Bonuses are only available in positive bids. In Null contracts, the only valid announcement is to double and redouble the game.

play

Declarer leads. Play proceeds to the left.

Players must always follow suit; if they can’t follow suit, they may trump or discard.

In a trump game, the Jokers are the two highest trumps. The trump suit is always ranked: Big Joker, Little Joker, Ace, King, et cetera.

In a notrumps game, the Jokers do not belong to any suit, but they also do not count as trumps. They can only be played as a discard, if the player can’t follow suit, or discarded as a part of the draw/exchange.

scoring

Both teams score for any bonuses made during the hand. Any announced bonuses that were unsuccessful are subtracted from that team’s score. The values for bonuses and the hand are appropriately adjusted according to any doubles or redoubles.

$$ \begin{equation} \text{Bonus Scores} = \begin{aligned} & \text{Four Kings Score} \times \text{doubles} &+\\ & \text{Four Aces Score} \times \text{doubles} &+\\ & \text{Dix Last Score} \times \text{doubles} &+\\ & \text{All Three Score} \times \text{doubles} &+\\ & \text{Joker Catch Score} \times \text{doubles} \end{aligned} \end{equation} $$

If the declaring team takes at least the number of tricks they’ve bid, they have made their bid, and add the Hand Value to their score. If they fail to make their bid, their hand value is subtracted from their score.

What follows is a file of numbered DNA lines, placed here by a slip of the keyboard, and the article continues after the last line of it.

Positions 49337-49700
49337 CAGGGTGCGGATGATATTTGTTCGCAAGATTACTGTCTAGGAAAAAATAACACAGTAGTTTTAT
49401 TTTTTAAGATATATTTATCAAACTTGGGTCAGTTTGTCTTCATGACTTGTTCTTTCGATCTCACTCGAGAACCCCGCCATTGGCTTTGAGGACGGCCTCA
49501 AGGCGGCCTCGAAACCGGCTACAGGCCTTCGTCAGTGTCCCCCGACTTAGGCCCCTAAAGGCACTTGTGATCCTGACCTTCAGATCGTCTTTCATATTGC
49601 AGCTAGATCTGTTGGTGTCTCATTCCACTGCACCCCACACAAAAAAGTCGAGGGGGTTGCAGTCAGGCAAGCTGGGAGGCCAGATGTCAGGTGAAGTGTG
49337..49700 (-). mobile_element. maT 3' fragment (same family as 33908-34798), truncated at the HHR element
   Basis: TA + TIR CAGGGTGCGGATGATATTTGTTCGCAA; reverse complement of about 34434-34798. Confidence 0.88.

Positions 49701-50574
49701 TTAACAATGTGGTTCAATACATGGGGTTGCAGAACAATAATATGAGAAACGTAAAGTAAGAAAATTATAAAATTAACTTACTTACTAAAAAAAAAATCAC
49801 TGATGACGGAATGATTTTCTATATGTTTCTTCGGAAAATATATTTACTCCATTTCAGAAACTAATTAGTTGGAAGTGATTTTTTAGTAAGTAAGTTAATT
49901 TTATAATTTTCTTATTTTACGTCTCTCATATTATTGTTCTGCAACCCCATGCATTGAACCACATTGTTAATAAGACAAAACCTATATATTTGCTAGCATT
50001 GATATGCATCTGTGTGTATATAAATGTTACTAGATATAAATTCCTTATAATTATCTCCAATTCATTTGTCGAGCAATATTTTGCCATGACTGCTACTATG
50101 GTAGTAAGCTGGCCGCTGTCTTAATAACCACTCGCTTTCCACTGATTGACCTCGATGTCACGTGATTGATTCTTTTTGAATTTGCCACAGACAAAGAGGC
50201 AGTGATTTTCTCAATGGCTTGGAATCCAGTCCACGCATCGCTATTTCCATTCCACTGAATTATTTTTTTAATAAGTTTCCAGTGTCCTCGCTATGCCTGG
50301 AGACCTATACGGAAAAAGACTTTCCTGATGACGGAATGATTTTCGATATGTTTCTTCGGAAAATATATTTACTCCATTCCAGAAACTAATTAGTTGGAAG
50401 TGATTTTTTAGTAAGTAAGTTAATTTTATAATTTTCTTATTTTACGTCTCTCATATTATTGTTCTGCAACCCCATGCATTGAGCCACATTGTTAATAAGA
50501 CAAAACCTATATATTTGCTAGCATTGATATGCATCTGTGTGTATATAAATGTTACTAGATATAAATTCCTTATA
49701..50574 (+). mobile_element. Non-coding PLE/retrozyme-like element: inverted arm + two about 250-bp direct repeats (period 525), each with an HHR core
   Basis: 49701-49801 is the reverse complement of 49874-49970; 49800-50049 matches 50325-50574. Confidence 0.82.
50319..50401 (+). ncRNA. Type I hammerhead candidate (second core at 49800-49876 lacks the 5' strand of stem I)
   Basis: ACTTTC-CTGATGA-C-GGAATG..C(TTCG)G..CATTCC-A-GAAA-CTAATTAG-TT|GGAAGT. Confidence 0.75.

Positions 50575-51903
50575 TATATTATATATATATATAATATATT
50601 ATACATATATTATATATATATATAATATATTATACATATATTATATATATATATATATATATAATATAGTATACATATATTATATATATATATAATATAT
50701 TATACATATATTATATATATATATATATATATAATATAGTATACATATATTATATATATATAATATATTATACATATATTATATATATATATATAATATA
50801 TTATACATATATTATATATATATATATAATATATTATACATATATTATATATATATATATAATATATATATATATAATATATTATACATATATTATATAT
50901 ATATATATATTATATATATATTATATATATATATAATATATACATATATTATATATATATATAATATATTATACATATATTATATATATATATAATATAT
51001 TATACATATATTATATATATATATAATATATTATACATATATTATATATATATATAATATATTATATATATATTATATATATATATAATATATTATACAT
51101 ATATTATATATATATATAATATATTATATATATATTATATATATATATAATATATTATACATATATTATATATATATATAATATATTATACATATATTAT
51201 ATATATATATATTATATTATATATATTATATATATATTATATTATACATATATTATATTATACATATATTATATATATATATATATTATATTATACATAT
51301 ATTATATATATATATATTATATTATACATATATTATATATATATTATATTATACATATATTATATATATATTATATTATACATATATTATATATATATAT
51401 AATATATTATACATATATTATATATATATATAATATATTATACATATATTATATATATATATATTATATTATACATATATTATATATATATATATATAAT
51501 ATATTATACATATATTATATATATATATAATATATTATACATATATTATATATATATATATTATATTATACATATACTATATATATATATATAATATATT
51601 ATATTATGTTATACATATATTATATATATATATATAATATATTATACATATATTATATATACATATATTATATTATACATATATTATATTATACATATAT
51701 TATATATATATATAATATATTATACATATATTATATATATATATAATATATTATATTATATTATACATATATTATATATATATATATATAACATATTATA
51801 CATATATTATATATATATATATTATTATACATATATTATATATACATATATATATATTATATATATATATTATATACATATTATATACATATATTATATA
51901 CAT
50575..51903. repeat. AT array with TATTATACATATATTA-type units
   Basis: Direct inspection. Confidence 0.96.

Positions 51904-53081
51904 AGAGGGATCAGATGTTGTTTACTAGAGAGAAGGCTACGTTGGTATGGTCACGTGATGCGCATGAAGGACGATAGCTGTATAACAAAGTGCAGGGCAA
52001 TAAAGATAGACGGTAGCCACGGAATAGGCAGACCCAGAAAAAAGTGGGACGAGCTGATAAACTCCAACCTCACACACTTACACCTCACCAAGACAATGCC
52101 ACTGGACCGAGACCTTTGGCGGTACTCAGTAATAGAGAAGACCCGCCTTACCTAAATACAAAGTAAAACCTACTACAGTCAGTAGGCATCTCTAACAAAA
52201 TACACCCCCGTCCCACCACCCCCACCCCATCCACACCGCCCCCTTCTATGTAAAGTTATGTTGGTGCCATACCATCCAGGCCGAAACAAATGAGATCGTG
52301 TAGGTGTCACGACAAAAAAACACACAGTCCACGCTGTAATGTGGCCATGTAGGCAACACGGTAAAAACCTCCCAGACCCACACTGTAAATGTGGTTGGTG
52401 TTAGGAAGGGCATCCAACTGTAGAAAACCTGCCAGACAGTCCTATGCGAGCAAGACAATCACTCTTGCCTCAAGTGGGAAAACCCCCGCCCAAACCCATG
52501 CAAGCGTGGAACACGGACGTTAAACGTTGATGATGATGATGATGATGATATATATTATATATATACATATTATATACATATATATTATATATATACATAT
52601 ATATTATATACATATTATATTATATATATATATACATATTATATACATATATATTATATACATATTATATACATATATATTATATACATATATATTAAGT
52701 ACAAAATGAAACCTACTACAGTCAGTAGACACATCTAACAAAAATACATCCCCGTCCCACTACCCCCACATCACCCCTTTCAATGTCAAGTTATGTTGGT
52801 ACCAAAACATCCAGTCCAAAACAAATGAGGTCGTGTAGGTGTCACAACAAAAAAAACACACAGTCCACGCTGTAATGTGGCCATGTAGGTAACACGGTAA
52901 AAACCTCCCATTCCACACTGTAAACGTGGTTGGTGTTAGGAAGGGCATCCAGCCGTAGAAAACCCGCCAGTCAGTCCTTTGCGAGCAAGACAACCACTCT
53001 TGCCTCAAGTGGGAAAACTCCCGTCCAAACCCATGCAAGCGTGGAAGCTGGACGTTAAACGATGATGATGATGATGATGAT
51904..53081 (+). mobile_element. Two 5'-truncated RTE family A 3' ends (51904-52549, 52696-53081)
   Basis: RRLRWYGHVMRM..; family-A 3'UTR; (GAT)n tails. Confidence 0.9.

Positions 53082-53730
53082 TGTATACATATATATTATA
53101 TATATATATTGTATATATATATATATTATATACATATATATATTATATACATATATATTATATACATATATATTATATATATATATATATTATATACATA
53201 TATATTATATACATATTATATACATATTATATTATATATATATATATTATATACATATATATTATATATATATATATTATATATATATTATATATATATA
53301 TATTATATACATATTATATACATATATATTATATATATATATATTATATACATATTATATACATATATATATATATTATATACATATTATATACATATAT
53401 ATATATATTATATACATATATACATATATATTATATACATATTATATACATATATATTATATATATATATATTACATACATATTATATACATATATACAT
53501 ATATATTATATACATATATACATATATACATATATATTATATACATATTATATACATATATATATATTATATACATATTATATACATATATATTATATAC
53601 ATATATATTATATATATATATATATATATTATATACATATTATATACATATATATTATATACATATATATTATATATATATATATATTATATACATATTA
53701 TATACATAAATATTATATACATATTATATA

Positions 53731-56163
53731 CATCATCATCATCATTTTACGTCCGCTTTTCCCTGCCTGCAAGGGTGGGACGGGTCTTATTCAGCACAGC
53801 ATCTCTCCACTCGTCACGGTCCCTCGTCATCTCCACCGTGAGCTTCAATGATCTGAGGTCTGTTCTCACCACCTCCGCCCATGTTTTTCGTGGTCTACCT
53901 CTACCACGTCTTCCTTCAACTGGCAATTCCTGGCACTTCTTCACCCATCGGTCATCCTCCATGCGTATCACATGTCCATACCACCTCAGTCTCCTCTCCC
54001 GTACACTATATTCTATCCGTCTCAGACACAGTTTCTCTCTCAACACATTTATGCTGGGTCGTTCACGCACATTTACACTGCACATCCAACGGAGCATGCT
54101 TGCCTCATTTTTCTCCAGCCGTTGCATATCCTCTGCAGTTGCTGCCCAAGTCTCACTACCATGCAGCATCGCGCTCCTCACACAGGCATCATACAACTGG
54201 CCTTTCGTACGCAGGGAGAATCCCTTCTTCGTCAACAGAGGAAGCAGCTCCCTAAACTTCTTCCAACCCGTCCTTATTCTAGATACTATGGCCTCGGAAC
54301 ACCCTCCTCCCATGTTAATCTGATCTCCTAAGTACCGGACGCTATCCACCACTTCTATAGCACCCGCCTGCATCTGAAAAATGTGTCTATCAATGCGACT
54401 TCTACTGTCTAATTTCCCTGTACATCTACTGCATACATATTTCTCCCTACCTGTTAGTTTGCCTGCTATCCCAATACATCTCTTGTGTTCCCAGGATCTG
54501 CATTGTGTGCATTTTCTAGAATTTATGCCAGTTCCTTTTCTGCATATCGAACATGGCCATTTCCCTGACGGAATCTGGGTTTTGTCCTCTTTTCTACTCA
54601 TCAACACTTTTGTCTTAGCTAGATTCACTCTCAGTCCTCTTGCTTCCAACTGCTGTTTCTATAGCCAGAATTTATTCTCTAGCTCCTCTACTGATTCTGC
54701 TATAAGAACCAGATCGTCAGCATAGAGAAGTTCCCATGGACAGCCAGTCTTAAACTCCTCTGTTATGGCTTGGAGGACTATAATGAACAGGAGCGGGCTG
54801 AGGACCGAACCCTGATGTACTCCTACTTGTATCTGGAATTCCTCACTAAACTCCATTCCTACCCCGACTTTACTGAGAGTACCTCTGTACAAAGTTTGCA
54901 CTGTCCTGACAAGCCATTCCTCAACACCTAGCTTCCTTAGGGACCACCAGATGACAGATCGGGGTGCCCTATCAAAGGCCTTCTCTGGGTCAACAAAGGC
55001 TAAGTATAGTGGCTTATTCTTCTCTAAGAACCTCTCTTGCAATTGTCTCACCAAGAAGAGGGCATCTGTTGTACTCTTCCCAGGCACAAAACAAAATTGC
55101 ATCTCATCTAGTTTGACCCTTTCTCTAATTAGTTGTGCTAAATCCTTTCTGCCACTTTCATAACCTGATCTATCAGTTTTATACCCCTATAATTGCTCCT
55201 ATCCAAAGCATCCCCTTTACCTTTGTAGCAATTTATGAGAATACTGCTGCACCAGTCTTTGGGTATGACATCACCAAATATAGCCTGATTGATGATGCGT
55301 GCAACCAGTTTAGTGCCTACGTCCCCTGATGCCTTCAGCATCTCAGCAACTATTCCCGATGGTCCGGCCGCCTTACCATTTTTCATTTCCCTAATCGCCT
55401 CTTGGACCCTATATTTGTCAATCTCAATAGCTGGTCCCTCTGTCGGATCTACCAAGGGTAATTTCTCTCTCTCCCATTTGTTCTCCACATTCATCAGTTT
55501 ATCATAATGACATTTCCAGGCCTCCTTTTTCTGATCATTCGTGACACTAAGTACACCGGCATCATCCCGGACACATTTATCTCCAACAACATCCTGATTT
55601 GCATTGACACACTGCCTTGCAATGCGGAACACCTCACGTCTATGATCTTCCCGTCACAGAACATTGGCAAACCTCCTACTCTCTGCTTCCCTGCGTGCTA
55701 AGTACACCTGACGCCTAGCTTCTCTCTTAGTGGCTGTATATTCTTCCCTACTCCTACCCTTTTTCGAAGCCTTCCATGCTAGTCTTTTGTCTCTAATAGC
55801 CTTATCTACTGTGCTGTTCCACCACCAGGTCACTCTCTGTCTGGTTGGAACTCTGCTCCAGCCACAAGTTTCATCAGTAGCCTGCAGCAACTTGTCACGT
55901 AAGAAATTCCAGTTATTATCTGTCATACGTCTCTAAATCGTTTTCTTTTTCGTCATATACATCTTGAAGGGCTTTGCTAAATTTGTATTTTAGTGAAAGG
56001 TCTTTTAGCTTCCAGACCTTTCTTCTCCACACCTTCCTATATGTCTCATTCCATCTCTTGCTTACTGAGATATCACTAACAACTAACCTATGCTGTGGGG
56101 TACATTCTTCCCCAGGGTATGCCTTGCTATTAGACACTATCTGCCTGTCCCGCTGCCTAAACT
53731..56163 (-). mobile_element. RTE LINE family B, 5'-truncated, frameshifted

The one exception to this rule is in the case of a Slam announced during the bonuses announcements. If a team announces Slam and makes it, the value of their game (before difficulty adjustments) is upgraded to 12. However, given that the announcing team had the benefit of seeing their entire hands when they announced Slam, if they then fail to make their new bid, the base value of the game (before difficulty adjustment) is doubled, to 24.

$$ \begin{align*} \text{Declarers Score} &= \left( \begin{aligned} \text{Hand Value} & \text{, if contract made} \\ -(\text{Hand Value}) & \text{, if contract set} \\ -(24 + \text{Difficulty Bonus}) & \text{, if contract set and Slam announced} \\ \end{aligned} \right) \times \text{doubles} + \text{Bonuses Scores} \\ \text{Opponents Score} &= \text{Bonuses Scores} \end{align*} $$


history

2020–07–22: Preliminary Draft

2020–07–24: Increase value of Open Null

2020–08–05: Tie Dix Last to contract

It’s much more difficult to force out the Dix given that a holder of trumps may discard if they like. That makes it relatively trivial, if you’re longest in trumps, to hold on to the Dix until the last trick and ensure Dix Last. While I think it’s right that Dix Last sometimes be more valuable than the contract itself, that shouldn’t ever be reason to “throw” the contract. So we’ll make it harder to score that bonus by requiring that, as declarer, you also make your contract, or as opponent, you also set the declarers.

2020–08–06: Allow discard of Kings and Aces

The value of short-suiting oneself is too great; to be forced to hold on to a lone King, just so that someone else can more predictably shoot for All Kings, is perverse. And at that point, you might as well treat Aces the same. If someone would rather short themselves entirely than hold on to an Ace, that’s their business.